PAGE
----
Secretary of State Mike Pompeo with Guyana’s president, Mohamed Irfaan Ali, Sept. 18. Pompeo is the first U.S. secretary of state to visit the tiny South American country.
AFP via Getty Images
Tiny Guyana hoped to see unprecedented wealth this year as ExxonMobil's offshore wells began pumping out crude. Instead, it got a pandemic and political strife. Other oil states are struggling, too.
Protesters rally to have Colorado’s then-incoming governor put an up-to-nine-month moratorium on oil and gas development.
Helen H. Richardson/The Denver Post via Getty Images
Millions of dollars are spent every election by corporations that want to influence state regulations and policies, and that's likely to continue in the upcoming election.
BHP has voted to stay in the Minerals Council of Australia.
Environmental Change and Security Program/Flickr
Despite voting to remain a member of an Australian coal lobby group, there are growing divisions between fossil fuel extractors and the larger energy industry.
A rig off the coast of Cyprus explores the region’s gas potential.
Russia's influential position as Europe's main supplier of natural gas is under threat from new discoveries.
Melting glaciers threaten the village of Huaraz, Peru.
As the impacts of climate change escalate, bankruptcies and other corporate financial woes are likely to only increase.
The discovery of oil can make or break a country’s economy.
With ExxonMobil set to begin oil production in Guyana next year, this tiny South American country will soon become unthinkably rich. But neighboring Venezuela shows how an oil boom can go bust.
Wind power can create jobs for workers like these while cutting carbon pollution.
AP Photo/Steven Senne
There are ways to reduce the risk of protests like France's yellow vests movement.
No industry should be considered too big to fail, including the auto industry.
Ensuring no industry becomes too big to fail can be achieved by changing the way companies are run. The aim is to develop a sustainable model for corporations.
The biggest U.S. oil company wants to pay every American a dividend.
AP Photo/Richard Drew
Exxon Mobil has a clear motive to back a new plan to tax carbon with its clout and money. And a carbon tax that is high enough to work might prove politically impossible to enact.
Former EPA chief Scott Pruitt, second from left, conferring with auto industry leaders.
AP Photo/Andrew Harnik
The environmental responsibility some businesses say they embrace is only a veneer.
Superstorm Sandy wrecked these Rhode Island cottages in 2012.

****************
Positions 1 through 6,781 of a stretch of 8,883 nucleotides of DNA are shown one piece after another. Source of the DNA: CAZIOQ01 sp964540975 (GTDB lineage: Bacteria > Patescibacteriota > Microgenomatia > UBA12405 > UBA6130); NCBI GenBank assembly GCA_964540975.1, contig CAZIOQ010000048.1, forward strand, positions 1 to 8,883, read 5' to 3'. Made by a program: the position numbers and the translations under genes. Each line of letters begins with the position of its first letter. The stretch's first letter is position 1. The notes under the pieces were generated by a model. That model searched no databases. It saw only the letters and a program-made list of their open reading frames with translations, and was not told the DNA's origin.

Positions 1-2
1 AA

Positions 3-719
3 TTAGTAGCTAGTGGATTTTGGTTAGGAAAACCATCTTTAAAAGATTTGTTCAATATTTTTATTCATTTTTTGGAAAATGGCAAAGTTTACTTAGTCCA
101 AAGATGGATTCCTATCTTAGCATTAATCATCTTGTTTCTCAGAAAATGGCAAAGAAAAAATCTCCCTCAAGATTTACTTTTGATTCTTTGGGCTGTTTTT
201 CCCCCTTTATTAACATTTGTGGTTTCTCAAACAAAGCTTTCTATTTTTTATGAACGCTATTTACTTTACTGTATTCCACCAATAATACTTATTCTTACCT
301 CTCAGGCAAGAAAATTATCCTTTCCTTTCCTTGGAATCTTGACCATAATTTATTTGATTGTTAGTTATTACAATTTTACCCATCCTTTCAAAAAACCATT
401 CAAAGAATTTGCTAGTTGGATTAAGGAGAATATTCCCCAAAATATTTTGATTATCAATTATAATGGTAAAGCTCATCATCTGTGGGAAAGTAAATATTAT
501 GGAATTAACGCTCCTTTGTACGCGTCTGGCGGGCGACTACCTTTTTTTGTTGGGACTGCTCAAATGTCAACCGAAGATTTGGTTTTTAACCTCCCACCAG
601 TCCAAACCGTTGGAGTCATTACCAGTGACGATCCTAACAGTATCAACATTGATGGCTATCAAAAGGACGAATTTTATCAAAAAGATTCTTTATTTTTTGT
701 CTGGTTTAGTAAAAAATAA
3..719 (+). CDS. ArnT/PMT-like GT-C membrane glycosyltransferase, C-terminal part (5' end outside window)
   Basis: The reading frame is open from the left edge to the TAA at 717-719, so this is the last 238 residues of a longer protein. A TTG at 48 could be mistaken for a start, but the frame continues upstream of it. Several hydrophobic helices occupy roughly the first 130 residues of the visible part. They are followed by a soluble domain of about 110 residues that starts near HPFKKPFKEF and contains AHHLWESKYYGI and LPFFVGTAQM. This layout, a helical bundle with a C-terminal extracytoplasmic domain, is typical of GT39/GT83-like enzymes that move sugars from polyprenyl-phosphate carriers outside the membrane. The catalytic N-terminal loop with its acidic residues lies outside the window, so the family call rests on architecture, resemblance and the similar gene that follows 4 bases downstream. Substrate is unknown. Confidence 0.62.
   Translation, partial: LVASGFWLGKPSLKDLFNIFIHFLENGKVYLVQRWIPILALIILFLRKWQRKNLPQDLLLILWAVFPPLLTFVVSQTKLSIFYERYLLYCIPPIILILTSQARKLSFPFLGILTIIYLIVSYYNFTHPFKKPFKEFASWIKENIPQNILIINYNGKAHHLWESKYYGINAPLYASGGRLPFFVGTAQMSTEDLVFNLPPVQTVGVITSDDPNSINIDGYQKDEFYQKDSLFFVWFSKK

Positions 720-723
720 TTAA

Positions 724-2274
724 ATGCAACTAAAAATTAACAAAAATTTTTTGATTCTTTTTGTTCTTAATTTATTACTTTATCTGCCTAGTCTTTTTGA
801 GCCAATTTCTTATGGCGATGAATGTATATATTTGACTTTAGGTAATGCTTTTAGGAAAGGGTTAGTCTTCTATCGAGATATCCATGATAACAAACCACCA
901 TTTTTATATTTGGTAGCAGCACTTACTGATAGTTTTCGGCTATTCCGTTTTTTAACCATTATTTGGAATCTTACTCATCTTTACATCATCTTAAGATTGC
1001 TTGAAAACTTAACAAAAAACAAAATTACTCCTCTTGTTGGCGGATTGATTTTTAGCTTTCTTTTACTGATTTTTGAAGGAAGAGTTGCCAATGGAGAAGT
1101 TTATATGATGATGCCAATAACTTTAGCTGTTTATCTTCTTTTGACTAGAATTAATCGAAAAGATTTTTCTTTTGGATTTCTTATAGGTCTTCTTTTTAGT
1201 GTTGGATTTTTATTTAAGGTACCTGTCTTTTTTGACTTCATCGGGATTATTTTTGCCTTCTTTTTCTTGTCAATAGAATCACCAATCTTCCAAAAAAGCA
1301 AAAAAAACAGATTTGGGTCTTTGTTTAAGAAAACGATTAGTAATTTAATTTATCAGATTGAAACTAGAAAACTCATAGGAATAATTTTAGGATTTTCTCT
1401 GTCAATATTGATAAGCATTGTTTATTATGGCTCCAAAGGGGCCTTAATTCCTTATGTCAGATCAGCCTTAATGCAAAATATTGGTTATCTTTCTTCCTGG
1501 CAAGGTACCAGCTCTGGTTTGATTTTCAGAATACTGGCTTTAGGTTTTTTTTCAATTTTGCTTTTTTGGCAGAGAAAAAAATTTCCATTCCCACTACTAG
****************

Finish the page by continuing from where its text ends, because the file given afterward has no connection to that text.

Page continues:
AP Photo/Steven Senne
There are precedents for trying to make the industries responsible for climate change foot the bill for adapting to a changed climate.
James Hansen testified to Congress in 1988 that warming was caused by pollution and that ‘it is time to stop waffling so much.’
AP Photo/Dennis Cook
A scholar of climate misinformation campaigns explains how, in part, the large gap in public opinion on global warming emerged since a scientist's landmark clarion call for action.
Oil companies are pushing the world to believe they are the solution to, not the cause of, climate change.
Protesters have sought for years to force Exxon Mobil to disclose the risks it faces due to climate change and to do more to minimize them.
AP Photo/LM Otero
The oil giant is bowing to pressure exerted by shareholders and the authorities as it tries to catch up with its competitors.
Oilsands workers, hard hit by the oil price slump, are being retrained in renewables by Iron & Earth.
(David Dodge, GreenEnergyFutures.ca)
Do all fossil fuel workers want their current jobs protected? Research in the field suggests not.
Guyana, a former British colony on the north shore of South America, may soon supplant Trinidad and Tobago as the Caribbean region’s biggest oil producer.
Reuters/Andrea De Silva
Guyana is on the verge of an oil bonanza that could bring in US$1 million a day. But if it's not careful, this poor nation – population 750,000 – could fall prey to the dreaded 'resource curse.'
Exxon funded climate scientists while the bulk of its public-facing advertorials argued the science and cause of climate change was uncertain.
AP Photo/Mark Humphrey
A new study confirms what many already know: Exxon for years sowed uncertainty and doubt about climate change in the public. Should scientists reject certain funding sources?
We need to get noticed.
Once investors put their shoulders to the wheel, everything changes.
The Big Three.
Together, three asset managers now control shares in 40% of all publicly listed firms in the United States.
US President Donald Trump this week signed an executive order on “energy independence”. The order rescinds key elements of the Obama administration’s Clean Power Plan. Trump’s order lifts requirements…